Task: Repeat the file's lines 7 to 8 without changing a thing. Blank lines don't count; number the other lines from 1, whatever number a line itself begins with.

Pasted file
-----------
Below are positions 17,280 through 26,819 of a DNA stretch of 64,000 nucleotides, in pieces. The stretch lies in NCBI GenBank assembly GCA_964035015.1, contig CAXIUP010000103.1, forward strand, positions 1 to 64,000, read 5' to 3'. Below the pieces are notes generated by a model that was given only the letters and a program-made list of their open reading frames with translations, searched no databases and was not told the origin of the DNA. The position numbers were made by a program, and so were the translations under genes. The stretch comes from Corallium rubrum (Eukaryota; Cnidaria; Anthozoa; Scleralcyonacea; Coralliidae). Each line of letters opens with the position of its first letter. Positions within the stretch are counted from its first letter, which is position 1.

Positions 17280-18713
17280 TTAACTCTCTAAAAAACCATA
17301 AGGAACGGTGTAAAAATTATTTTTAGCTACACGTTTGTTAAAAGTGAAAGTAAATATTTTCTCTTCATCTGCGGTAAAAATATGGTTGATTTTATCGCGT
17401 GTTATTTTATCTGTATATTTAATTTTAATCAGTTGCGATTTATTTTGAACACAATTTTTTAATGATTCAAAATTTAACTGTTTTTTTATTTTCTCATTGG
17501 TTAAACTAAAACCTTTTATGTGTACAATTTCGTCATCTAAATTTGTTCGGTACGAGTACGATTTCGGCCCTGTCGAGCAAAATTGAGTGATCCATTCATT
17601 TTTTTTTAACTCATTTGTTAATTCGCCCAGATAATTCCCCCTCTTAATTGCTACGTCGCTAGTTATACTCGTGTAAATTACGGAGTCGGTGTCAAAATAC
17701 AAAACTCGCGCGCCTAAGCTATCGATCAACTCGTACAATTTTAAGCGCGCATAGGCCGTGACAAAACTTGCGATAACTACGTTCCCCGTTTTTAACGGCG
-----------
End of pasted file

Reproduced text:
17601 TTTTTTTAACTCATTTGTTAATTCGCCCAGATAATTCCCCCTCTTAATTGCTACGTCGCTAGTTATACTCGTGTAAATTACGGAGTCGGTGTCAAAATAC
17701 AAAACTCGCGCGCCTAAGCTATCGATCAACTCGTACAATTTTAAGCGCGCATAGGCCGTGACAAAACTTGCGATAACTACGTTCCCCGTTTTTAACGGCG